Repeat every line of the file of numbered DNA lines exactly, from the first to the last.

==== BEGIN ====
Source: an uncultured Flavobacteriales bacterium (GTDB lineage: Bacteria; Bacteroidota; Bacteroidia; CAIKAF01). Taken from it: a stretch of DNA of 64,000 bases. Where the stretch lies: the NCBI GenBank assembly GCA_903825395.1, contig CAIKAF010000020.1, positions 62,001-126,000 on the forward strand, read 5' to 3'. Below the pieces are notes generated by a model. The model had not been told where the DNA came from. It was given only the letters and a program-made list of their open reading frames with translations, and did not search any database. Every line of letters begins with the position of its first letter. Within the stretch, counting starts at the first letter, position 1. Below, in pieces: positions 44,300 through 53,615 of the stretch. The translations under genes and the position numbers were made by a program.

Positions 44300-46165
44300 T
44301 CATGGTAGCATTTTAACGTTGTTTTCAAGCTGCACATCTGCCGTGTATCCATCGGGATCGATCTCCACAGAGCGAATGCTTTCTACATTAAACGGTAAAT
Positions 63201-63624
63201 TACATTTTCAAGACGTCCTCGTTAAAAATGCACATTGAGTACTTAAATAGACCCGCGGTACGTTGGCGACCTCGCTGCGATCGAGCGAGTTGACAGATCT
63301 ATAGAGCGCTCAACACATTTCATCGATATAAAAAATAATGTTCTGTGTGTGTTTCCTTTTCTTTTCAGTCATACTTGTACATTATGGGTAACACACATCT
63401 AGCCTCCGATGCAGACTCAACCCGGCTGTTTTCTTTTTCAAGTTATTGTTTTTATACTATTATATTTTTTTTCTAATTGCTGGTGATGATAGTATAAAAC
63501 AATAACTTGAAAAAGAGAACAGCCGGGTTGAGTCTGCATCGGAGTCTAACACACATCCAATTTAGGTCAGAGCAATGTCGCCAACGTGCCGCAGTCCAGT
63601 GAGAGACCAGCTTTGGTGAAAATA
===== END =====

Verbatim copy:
Source: an uncultured Flavobacteriales bacterium (GTDB lineage: Bacteria; Bacteroidota; Bacteroidia; CAIKAF01). Taken from it: a stretch of DNA of 64,000 bases. Where the stretch lies: the NCBI GenBank assembly GCA_903825395.1, contig CAIKAF010000020.1, positions 62,001-126,000 on the forward strand, read 5' to 3'. Below the pieces are notes generated by a model. The model had not been told where the DNA came from. It was given only the letters and a program-made list of their open reading frames with translations, and did not search any database. Every line of letters begins with the position of its first letter. Within the stretch, counting starts at the first letter, position 1. Below, in pieces: positions 44,300 through 53,615 of the stretch. The translations under genes and the position numbers were made by a program.

Positions 44300-46165
44300 T
44301 CATGGTAGCATTTTAACGTTGTTTTCAAGCTGCACATCTGCCGTGTATCCATCGGGATCGATCTCCACAGAGCGAATGCTTTCTACATTAAACGGTAAAT
Positions 63201-63624
63201 TACATTTTCAAGACGTCCTCGTTAAAAATGCACATTGAGTACTTAAATAGACCCGCGGTACGTTGGCGACCTCGCTGCGATCGAGCGAGTTGACAGATCT
63301 ATAGAGCGCTCAACACATTTCATCGATATAAAAAATAATGTTCTGTGTGTGTTTCCTTTTCTTTTCAGTCATACTTGTACATTATGGGTAACACACATCT
63401 AGCCTCCGATGCAGACTCAACCCGGCTGTTTTCTTTTTCAAGTTATTGTTTTTATACTATTATATTTTTTTTCTAATTGCTGGTGATGATAGTATAAAAC
63501 AATAACTTGAAAAAGAGAACAGCCGGGTTGAGTCTGCATCGGAGTCTAACACACATCCAATTTAGGTCAGAGCAATGTCGCCAACGTGCCGCAGTCCAGT
63601 GAGAGACCAGCTTTGGTGAAAATA